LAGUNA SECA AT 40: THE WAY WE WERE
by Larry Roberts
May 2, 1997
Laguna Seca raceway celebrates its 40th anniversary as a permanent racetrack this year and it is, indeed, a momentous event. In 1997 the track will host the world-famous Monterey Historics, the final race for the CART Indy car championship, and the US running of the World Superbike Championship besides numerous other lesser events.
But until I was given a copy of the first program for that inaugural event in November of 1957, I had almost forgotten that I drove a borrowed Porsche coupe in the first race ever held at Laguna Seca.
Road racing in the US was different then. It was almost totally controlled by the Sports Car Club of America which had started 14 years before as an "preservation" club whose members were dedicated to preserving and displaying their pre-war European sports car. In 1948 the direction of the club shifted and the SCCA sanctioned it first sports car race at Watkins Glen in New York State.
And in those days it was for sports cars only: European and British two-seater road cars that were to be driven to work during the week, then driven to a race track and raced on Sunday. Sedans were excluded and American cars were looked on as "Detroit iron," and a subject of scorn. By the time the first Laguna Seca race came around in '57, the Corvette was beginning to alter the thinking of sports car enthusiasts.
Actually, that "first" Laguna Seca race was considered the eighth by its promoter, a non-profit charity organization known as SCRAMP, an acronym for Sports Car Racing Association of the Monterey Peninsula. Sports cars had raced on the picturesque, tree-line and very exclusive 17 Mile Drive residential area in nearby Pebble Beach from 1950 until 1956 when Ernie McAfee hit a tree and was killed driving a Ferrari. It was then that Del Monte Properties (managers of the 17 Mile Drive) realized that auto racing was dangerous and ended SCCA racing there.
Most of us thought that road racing in Monterey was over but the elite who formed the power structure behind the San Francisco Region of the SCCA pulled lots of strings, twisted lots of arms (including those of the Department of Defense) and arranged for a race track to be built on the side of a hill at Monterey's Fort Ord, then-home of the US Sixth Army and my induction alma mater when I was drafted. The site was part of an unused tank training area which included a small dry lake around which the new track was to be built.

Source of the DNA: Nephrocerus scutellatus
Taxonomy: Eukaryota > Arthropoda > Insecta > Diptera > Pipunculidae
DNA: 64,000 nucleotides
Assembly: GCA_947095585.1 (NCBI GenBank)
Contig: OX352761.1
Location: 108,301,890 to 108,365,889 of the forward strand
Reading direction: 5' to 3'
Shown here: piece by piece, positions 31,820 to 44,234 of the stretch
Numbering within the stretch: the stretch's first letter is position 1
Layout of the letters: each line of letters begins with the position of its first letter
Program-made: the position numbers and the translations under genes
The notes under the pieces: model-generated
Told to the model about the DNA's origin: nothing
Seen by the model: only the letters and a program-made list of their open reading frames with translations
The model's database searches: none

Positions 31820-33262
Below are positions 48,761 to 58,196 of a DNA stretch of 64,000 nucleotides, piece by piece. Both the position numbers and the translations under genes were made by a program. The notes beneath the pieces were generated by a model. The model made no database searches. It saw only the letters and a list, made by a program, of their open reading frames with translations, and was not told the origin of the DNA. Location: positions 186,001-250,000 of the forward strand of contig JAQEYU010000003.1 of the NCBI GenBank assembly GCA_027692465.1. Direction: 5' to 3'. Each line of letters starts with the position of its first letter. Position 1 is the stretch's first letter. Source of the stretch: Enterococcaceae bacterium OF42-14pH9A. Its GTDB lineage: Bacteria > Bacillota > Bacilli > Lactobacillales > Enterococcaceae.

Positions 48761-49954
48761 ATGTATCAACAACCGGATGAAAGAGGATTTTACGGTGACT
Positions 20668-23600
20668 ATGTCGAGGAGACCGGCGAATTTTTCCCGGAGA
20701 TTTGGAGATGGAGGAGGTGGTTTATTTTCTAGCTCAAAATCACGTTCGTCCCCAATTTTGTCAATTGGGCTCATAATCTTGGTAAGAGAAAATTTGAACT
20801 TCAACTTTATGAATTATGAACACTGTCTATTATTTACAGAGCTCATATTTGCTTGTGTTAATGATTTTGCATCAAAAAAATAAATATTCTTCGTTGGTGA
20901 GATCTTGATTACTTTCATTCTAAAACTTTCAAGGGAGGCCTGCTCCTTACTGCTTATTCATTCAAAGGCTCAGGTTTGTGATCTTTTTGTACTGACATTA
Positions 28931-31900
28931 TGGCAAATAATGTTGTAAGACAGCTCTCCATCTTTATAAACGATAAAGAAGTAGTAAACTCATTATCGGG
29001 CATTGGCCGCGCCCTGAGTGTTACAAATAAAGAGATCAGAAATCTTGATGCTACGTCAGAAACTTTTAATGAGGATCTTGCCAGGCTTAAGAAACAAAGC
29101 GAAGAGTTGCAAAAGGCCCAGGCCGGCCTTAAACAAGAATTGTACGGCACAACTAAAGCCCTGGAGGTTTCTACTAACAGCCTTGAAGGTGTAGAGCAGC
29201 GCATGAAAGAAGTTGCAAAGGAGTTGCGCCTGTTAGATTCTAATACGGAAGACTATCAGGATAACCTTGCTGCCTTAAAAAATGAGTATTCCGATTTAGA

To say that the track was hurriedly put together is an understatement. On-site activity started early in September of '57 and in a month and a half, the 1.9 mile dirt road had been carved out of the hillside, paved over and some crude officiating buildings erected.
Needless to say, creature comforts suffered. Having been churned by tanks for many years, the terrain was a sea of finely granulated dust. Access roads to the track were mostly dirt which added to the dust problem and when spectators arrived, they found that portable toilets were few and far between. During the weekend, lines in front of those few "porta-potties" were very long and slow. Concession stands were even more rare and if spectators didn't bring lunches, they went hungry.
But ready or no, when that first flag dropped, we were underway. Most of our racing had be done on abandoned air strips or functioning air ports so we were unprepared for a purpose-built track that had ups-and-downs as well as very high speed straightaways. It was a learning experience for most of us and in retrospect, who won, lost or failed to finish was not important.
Recently a few dozen of us old-timers have been reunited at a couple of get-togethers. We all show the effects of 40 years of aging - added weight, graying, hair loss, wrinkles and the other ravages of time.
But even after four decades almost every one of us has a souvenir from that event; a pit pass, a trophy, a driving suit, a program.
But the best part of it was to be able to say, "I was on the grid at Laguna Seca when it all started."